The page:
Shen said Xilis’s approach differs from other testing technologies in that it incorporates a patient’s immune cells, providing a more complete representation of a person’s response to a drug. During the annual meeting of the American Society of Clinical Oncology (ASCO) in May, Xilis submitted an abstract describing how its MicroOrganoSpheres were able to preserve the original tumor as well as a patient’s immune cells.
“Because we can do things so fast, do things while a patient’s immune environment is still intact, that allows you to test against the patient’s tumor and the patient’s immune environment,” Shen said.
In addition to providing a new way to help oncologists select cancer drugs, Xilis sees its technology as a way to guide the cancer drug research of pharmaceutical companies. The technology can help them determine whether to advance an experimental therapy to clinical trials, Shen said. When a clinical trial begins, a pharma company can then use the technology to select the patients most likely to respond to treatment.
Xilis already has some research showing how its technology could help pharma companies. At ASCO, Xilis submitted an abstract describing use of MicroOrganoSpheres to assess the efficacy of tumor infiltrating leukocytes, a type of cancer immunotherapy, in advance of a non-small cell lung cancer clinical trial. Shen said that Xilis has several pharmaceutical partners, none of which have been disclosed.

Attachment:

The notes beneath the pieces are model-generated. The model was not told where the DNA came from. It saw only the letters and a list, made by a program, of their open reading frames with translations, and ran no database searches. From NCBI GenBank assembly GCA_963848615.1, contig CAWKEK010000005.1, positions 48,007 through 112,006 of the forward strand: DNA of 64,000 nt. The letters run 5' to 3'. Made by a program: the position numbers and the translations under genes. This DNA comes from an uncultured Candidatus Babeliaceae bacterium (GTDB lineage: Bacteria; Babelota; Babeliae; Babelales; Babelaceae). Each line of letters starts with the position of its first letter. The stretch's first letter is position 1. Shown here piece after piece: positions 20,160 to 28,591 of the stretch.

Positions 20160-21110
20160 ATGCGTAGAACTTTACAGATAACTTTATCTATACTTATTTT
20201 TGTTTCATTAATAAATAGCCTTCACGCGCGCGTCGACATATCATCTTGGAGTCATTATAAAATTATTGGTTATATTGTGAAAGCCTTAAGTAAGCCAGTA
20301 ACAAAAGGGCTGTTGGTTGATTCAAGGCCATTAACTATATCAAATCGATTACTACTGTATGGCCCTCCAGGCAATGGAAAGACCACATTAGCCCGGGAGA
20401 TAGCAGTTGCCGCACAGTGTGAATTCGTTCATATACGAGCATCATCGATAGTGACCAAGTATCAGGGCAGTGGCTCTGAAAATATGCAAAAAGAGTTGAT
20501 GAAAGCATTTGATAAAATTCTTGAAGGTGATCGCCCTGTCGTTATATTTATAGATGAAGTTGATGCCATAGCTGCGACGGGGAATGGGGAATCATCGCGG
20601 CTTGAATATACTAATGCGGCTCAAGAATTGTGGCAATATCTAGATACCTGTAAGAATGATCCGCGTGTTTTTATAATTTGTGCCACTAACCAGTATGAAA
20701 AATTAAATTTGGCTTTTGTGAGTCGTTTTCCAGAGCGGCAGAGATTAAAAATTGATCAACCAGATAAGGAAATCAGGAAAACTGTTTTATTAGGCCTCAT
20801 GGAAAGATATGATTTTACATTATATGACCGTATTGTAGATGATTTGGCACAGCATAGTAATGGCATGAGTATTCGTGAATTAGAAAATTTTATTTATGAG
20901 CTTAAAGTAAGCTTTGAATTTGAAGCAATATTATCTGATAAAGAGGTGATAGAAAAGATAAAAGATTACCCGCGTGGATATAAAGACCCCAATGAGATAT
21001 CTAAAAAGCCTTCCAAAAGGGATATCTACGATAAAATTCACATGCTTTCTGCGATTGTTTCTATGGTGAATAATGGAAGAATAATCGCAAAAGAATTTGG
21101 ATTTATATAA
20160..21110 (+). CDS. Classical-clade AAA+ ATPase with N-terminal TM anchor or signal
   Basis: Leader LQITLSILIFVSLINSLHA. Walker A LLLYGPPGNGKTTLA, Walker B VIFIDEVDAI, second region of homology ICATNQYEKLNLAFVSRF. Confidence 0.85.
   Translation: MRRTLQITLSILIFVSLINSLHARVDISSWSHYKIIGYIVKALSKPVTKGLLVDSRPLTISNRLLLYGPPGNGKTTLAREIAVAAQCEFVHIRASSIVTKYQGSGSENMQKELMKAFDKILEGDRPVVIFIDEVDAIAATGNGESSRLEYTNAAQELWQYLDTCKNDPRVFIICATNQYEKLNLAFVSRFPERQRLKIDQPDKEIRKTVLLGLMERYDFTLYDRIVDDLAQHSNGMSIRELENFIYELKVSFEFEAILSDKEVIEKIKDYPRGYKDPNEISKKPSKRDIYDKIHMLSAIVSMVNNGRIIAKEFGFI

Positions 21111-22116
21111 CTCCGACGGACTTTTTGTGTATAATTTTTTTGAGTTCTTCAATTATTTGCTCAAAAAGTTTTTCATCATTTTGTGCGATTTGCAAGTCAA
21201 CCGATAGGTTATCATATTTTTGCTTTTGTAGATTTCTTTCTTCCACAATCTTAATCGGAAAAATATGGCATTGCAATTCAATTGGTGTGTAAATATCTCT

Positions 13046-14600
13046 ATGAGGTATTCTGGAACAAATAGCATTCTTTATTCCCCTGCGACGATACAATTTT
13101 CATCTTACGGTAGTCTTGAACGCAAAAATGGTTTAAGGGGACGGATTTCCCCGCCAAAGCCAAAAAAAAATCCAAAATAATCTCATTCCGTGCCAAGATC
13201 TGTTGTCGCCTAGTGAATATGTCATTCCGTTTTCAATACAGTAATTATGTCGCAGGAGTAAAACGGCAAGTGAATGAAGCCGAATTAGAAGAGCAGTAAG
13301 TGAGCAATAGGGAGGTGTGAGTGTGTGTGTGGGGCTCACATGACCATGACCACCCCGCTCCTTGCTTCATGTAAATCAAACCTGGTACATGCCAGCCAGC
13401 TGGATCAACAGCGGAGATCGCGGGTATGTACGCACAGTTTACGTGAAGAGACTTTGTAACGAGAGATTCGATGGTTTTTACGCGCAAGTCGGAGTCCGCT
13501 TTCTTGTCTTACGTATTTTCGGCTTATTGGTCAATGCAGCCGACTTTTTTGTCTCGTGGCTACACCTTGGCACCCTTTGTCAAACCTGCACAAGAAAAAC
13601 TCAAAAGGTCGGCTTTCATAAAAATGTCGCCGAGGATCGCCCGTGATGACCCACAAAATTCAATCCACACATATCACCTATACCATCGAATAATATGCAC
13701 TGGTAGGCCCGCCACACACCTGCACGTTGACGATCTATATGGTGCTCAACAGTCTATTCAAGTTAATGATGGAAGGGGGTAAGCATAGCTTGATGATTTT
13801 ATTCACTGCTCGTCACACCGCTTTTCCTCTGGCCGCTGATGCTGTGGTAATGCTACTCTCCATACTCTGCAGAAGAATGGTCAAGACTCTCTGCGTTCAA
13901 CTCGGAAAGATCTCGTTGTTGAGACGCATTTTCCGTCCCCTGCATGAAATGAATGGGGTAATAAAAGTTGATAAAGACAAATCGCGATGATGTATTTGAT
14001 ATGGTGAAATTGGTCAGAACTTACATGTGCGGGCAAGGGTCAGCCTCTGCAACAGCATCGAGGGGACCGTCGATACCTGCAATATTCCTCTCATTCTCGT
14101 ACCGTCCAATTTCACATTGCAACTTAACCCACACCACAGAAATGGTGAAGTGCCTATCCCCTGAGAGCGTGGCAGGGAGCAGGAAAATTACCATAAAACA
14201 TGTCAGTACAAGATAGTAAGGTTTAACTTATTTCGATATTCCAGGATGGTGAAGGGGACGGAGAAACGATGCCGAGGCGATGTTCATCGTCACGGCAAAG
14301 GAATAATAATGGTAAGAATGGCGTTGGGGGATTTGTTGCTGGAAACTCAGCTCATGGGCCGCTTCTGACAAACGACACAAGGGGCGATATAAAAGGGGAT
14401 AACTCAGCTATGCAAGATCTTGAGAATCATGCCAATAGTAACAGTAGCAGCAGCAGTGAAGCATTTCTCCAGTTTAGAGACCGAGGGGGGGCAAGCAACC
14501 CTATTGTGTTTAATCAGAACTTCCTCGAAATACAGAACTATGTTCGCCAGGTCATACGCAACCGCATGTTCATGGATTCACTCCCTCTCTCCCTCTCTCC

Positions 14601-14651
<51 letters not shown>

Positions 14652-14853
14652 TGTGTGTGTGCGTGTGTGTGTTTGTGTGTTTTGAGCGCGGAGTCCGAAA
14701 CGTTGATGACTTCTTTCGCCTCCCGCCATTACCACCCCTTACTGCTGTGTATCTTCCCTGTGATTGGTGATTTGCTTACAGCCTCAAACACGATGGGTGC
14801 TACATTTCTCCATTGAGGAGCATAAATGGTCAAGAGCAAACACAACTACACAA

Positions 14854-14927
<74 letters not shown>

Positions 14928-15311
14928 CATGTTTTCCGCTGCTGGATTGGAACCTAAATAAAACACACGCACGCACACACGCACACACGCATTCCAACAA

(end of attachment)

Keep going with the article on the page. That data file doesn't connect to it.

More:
Xilis launched in 2019, co-founded by Shen and David Hsu, both Duke University professors, and Hans Clevers, principal investigator at the Hubrecht Institute in the Netherlands. Clevers pioneered organoids and organoid research. The startup was backed at its start by $3 million in seed funding. In addition to Mubadala Capital, Xilis’s new financing added new investors GV, European healthcare investment firm LSP, Catalio Capital Management, and Duke Angel Network. Earlier investors Felicis Ventures, Two Sigma Ventures, Pear VC, KdT Ventures, and Alix Ventures also participated.
Ayman AlAbdallah, venture capital investor at Mubadala, said his fund was impressed by the Xilis technology, as well as its broad applicability to both clinical and research use.
“There is a critical need for a technology like Xilis to help validate and accelerate clinical development and give clinicians certainty that next-generation therapies will work in patients,” he said.
The new financing comes as Xilis moves forward with clinical trial plans. The initial tests will be in colon and breast cancers, followed by a study in lung cancer. Shen said those cancers were selected because of their prevalence. As for the company’s name, Shen said it’s a reference to Xilinx, a semiconductor company that has commercialized programmable technologies used in a wide range of products. The Xilis name is meant to evoke the accomplishments of the semiconductor company, but applied to biology: functional testing that’s flexible, programmable, automated, and scalable, Shen said.
Photo by Xilis